What I’ve Learned After Two Days Alone

my workstationAs I write this, I’ve been on a solo writing retreat in Brunswick, Maine for almost 48 hours.

It is heaven.

Here’s what I love about it:

  • No interruptions
  • Don’t have to talk to anyone, much less three people at the same time
  • Any messes are my own
  • I can stay up reading as late as I want
  • I get to follow my natural rhythms

Those first four items on the list are unique to being on a trip by myself to a town where I know no one. I love those sweet questions that my kids can’t stop asking, and that my husband loves to share his thought process with me about the craziest things. I do. It’s just that sometimes, this introvert needs quiet.

But about those natural rhythms—I’ve gotten some great intel about how I work best and when. And I realize, I’ve got to incorporate into my normal daily life.

Here’s how my ideal work day goes in isolation:

I roll out of bed between 6:30 and 7 and do some light yoga and 10 minutes or so of seated meditation. Then it’s tea and some deadline-oriented work. Once I’ve crossed something pressing off the list, I am so energized that I like to do something physical around 11am. I get some great insights about the bigger-picture projects that I’m working. Then I come home, get dressed for the day, fix some lunch, and settle in for a meaty 3-hour-or-so work session. Around 4, I like a change of scenery—a coffeeshop, or taking my laptop out to the garden (and since this is also a mini-vacation, this includes a glass of wine) until dinnertime, which according to my body is about 6:30. After the evening meal, it’s some puttering or reading. Then an hour of targeted TV viewing while doing some mindless computer work—posting on social media, answering emails, administrative stuff. In bed by 10:15 or so to read until I pass out.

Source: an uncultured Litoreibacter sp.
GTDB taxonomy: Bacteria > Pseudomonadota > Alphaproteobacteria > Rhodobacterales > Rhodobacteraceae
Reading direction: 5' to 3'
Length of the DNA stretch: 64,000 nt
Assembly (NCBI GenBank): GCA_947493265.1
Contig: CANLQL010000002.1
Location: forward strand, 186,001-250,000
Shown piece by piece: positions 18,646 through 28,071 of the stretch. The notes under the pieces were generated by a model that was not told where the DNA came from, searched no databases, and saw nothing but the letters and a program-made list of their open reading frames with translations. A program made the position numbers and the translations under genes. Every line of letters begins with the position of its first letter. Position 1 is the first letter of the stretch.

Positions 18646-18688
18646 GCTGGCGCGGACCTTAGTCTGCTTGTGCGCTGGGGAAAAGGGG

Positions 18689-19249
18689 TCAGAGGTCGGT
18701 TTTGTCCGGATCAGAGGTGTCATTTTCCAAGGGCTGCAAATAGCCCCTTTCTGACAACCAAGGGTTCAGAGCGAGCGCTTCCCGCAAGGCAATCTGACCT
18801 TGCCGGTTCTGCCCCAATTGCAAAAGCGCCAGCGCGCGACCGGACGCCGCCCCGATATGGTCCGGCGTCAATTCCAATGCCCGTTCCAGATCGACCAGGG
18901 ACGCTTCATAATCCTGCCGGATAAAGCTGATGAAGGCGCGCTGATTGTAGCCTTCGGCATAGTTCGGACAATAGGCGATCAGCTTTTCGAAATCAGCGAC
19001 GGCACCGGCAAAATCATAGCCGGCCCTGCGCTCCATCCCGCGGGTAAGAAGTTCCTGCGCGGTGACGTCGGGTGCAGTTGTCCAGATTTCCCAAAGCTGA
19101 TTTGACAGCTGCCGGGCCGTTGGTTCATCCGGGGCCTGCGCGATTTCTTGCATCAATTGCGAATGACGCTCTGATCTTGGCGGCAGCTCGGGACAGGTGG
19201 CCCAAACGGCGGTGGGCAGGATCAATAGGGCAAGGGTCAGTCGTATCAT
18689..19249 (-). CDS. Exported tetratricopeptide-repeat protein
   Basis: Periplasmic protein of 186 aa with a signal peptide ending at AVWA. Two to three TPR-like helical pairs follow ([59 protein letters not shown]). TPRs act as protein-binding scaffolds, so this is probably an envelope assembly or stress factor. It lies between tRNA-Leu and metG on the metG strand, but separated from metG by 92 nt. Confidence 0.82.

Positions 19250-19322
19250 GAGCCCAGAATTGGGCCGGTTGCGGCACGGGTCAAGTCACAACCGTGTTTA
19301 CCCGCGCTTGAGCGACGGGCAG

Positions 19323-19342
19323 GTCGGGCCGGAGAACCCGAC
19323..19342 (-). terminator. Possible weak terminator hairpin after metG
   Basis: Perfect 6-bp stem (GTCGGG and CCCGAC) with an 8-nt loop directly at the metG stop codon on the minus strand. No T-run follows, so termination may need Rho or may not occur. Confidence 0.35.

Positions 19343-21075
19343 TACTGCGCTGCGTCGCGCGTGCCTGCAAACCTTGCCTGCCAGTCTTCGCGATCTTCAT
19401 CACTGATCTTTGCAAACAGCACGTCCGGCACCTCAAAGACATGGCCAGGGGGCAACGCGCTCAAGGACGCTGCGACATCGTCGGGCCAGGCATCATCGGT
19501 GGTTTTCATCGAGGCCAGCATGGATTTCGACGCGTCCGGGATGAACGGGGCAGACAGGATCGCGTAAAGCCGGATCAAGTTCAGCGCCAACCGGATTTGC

This is my zone, and I’m already realizing that next time I do this for myself, I need to stay a minimum of five nights. Three is way better than none, but it’s just not enough.

Back at home, with the kids and their schedules, I clearly won’t be able to replicate this—there are drop offs and pick-ups that come right in the middle of time when I like to be productive.  Cooking for four takes longer than cooking for one (I typically cook and my husband typically cleans up). There’s night-night for the kids, which actually occurs around the time when my brain likes to shut down, so that’s actually pretty compatible with my natural flow.

But I can do these things, once I’m back home (where I am probably en route to as your read this):

  • Stop feeling bad that I’m not diving in to the big-picture stuff as soon as I sit at my desk
  • Clear my afternoons for chunks of 2-3 hours
  • Aim to exercise at 11 or 11:30 most days, even if it’s just a walk around the neighborhood
  • Limit that nightly hour of computer to 3 nights a week, so I have quality time with my husband once the kids are in bed—the couch on our porch beckons!

How about you? What do you know about your natural rhythms, and what little changes can you make so that you’re working with them instead of against them? I’d love to hear in the comments of the web version of this post.

Also, check out my latest posts for Acacia TV—an affordable and top-quality fitness video streaming service. They have tons of yoga practices and great strength-builders too!


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